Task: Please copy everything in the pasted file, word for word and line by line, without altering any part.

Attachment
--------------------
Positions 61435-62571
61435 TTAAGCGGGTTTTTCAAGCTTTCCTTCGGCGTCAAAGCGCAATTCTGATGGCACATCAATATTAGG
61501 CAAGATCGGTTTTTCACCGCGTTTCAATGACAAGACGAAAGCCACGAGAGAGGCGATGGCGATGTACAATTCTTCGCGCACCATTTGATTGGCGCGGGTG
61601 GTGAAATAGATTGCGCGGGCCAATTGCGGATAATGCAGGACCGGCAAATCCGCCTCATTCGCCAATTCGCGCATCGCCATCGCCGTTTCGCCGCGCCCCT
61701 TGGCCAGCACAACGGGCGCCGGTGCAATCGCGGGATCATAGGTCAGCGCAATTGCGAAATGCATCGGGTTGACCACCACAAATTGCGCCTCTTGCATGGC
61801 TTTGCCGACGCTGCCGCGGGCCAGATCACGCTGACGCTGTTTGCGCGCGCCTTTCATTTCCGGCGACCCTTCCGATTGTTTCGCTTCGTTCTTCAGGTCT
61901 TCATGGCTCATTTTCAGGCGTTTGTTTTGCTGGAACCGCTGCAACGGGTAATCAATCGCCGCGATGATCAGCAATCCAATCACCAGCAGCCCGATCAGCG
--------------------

Positions 61435-62571
61435 TTAAGCGGGTTTTTCAAGCTTTCCTTCGGCGTCAAAGCGCAATTCTGATGGCACATCAATATTAGG
61501 CAAGATCGGTTTTTCACCGCGTTTCAATGACAAGACGAAAGCCACGAGAGAGGCGATGGCGATGTACAATTCTTCGCGCACCATTTGATTGGCGCGGGTG
61601 GTGAAATAGATTGCGCGGGCCAATTGCGGATAATGCAGGACCGGCAAATCCGCCTCATTCGCCAATTCGCGCATCGCCATCGCCGTTTCGCCGCGCCCCT
61701 TGGCCAGCACAACGGGCGCCGGTGCAATCGCGGGATCATAGGTCAGCGCAATTGCGAAATGCATCGGGTTGACCACCACAAATTGCGCCTCTTGCATGGC
61801 TTTGCCGACGCTGCCGCGGGCCAGATCACGCTGACGCTGTTTGCGCGCGCCTTTCATTTCCGGCGACCCTTCCGATTGTTTCGCTTCGTTCTTCAGGTCT
61901 TCATGGCTCATTTTCAGGCGTTTGTTTTGCTGGAACCGCTGCAACGGGTAATCAATCGCCGCGATGATCAGCAATCCAATCACCAGCAGCCCGATCAGCG